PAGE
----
Dismiss Notice
Join Physics Forums Today!
The friendliest, high quality science and math community on the planet! Everyone who loves science is here!

Are 4-vectors vectors?

  1. Jul 6, 2011 #1
    I am trying to figure out the exact meaning of the concepts of 4-vector and relativistic tensor in the Minkowski spacetime. In my understanding, a tensor is a map that assigns an array of numbers to each basis in such a way that certain transformation rules apply. A vector can be viewed as a special case. Relativists define a 4-vector or a relativistic tensor as an object that transforms correctly under the Lorentz transformations.

    So far so good. I pick a basis and assign it an array of numbers. I then pick another basis that can be obtained by a Lorentz transform and compute a new array of numbers.

    However, what happens if I pick a basis that cannot be obtained through a Lorentz transform? Is the array undefined? Or is it arbitrary? One way or other, can the relativistic tensor (or 4-vector) be called a mathematical tensor (or vector), considering it does not transform correctly under GL(n,R), but only under a subgroup?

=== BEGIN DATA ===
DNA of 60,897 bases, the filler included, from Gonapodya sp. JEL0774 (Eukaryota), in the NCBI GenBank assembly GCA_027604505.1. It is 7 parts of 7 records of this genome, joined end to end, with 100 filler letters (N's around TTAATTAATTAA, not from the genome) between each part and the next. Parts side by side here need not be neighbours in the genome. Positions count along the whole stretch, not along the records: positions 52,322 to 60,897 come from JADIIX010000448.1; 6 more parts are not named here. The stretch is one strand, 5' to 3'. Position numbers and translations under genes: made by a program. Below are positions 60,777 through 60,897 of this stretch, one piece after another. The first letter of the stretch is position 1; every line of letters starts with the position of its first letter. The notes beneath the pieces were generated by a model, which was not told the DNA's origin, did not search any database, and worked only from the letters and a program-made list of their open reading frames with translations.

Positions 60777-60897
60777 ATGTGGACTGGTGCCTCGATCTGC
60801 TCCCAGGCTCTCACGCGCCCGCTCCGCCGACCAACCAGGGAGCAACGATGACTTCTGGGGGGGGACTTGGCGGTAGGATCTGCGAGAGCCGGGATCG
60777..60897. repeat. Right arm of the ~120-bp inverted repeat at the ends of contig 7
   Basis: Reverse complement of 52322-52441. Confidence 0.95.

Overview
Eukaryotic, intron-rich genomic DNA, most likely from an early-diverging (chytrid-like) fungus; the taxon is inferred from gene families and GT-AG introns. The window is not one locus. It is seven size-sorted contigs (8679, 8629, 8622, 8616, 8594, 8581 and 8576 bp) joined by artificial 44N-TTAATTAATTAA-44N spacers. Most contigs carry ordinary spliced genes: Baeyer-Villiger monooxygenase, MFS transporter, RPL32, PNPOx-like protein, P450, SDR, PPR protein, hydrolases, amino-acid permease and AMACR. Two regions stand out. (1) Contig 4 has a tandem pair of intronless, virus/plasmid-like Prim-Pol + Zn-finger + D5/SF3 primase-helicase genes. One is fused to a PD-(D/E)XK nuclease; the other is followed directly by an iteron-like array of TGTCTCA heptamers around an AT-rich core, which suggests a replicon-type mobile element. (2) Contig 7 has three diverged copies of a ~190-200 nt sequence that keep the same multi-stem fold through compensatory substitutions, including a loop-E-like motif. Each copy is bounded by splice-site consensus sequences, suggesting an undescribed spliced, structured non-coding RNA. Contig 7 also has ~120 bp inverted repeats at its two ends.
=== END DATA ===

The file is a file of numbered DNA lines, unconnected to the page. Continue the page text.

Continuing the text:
2. jcsd
  3. Jul 6, 2011 #2


    User Avatar
    Staff Emeritus
    Science Advisor
    Gold Member

    Yes, the "something that transforms as" definition of a 4-vector only requires that a 4-tuple of numbers is associated with each inertial coordinate system, and that when you switch from one inertial coordinate system to another, the 4-tuple gets multiplied by the matrix that defines the coordinate change.

    I consider this way of thinking of 4-vectors stupid and obsolete. Just define a 4-vector as a tangent vector of Minkowski spacetime (defined as a manifold) and be done with it. That stuff about how the components transform under Lorentz transformations is included automatically as a special case of the general rule about how components of tangent vectors change under a change of coordinates.
Share this great discussion with others via Reddit, Google+, Twitter, or Facebook